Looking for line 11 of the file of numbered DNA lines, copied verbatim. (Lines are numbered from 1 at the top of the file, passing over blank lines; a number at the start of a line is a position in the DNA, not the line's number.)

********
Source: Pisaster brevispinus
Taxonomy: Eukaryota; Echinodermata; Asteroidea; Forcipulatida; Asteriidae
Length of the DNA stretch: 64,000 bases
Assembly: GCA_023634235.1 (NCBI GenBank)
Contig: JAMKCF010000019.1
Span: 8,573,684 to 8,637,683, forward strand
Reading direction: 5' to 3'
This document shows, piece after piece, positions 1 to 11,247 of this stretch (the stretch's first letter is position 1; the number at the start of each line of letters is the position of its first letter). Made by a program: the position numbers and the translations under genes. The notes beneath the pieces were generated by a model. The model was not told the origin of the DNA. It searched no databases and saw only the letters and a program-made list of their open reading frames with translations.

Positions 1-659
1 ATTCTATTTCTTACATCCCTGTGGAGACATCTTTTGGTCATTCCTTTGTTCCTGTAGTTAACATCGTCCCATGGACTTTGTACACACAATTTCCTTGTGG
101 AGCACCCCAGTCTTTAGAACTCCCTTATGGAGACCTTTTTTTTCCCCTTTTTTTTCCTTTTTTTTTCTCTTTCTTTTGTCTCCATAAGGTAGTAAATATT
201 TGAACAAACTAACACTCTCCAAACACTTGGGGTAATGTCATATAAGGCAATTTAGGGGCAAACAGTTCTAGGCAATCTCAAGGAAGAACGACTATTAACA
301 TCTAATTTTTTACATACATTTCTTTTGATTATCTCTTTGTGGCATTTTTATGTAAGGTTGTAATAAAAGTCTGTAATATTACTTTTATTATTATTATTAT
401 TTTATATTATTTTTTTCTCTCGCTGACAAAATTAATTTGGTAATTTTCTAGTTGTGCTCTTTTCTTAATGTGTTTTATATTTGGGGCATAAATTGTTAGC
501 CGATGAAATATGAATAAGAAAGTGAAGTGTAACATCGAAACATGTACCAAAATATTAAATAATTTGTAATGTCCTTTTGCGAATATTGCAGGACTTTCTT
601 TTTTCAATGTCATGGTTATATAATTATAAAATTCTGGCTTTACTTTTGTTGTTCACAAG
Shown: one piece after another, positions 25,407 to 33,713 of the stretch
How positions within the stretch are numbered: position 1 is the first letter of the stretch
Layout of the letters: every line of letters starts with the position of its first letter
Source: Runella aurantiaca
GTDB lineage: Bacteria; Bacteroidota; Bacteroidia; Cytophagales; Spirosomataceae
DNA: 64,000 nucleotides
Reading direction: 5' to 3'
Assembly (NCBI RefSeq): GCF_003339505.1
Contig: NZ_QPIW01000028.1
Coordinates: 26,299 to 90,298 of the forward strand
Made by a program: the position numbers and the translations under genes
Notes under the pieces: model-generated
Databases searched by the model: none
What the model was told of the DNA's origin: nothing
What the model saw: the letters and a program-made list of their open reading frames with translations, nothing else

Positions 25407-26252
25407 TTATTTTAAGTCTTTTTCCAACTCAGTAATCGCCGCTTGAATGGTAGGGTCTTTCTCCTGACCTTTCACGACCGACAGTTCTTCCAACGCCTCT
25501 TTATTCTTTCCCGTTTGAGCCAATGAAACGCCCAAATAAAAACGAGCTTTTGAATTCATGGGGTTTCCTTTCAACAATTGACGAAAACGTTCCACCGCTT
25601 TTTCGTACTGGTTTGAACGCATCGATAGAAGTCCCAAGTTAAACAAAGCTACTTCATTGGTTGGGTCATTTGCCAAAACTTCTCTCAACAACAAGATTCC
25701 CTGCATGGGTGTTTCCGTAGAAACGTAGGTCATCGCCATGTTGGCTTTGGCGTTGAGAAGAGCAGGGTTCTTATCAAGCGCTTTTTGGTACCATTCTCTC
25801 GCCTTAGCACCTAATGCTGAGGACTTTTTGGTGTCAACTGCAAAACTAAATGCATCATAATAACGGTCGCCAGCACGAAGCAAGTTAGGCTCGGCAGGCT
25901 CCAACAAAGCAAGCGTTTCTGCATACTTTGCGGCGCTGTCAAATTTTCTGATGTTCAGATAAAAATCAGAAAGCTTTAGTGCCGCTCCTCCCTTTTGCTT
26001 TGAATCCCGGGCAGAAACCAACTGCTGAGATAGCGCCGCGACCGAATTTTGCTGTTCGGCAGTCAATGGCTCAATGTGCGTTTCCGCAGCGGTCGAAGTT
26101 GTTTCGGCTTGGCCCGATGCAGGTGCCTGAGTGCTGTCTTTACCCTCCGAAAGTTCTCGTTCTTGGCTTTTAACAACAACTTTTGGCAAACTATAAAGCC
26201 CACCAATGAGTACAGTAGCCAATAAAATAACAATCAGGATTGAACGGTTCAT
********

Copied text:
101 AGCACCCCAGTCTTTAGAACTCCCTTATGGAGACCTTTTTTTTCCCCTTTTTTTTCCTTTTTTTTTCTCTTTCTTTTGTCTCCATAAGGTAGTAAATATT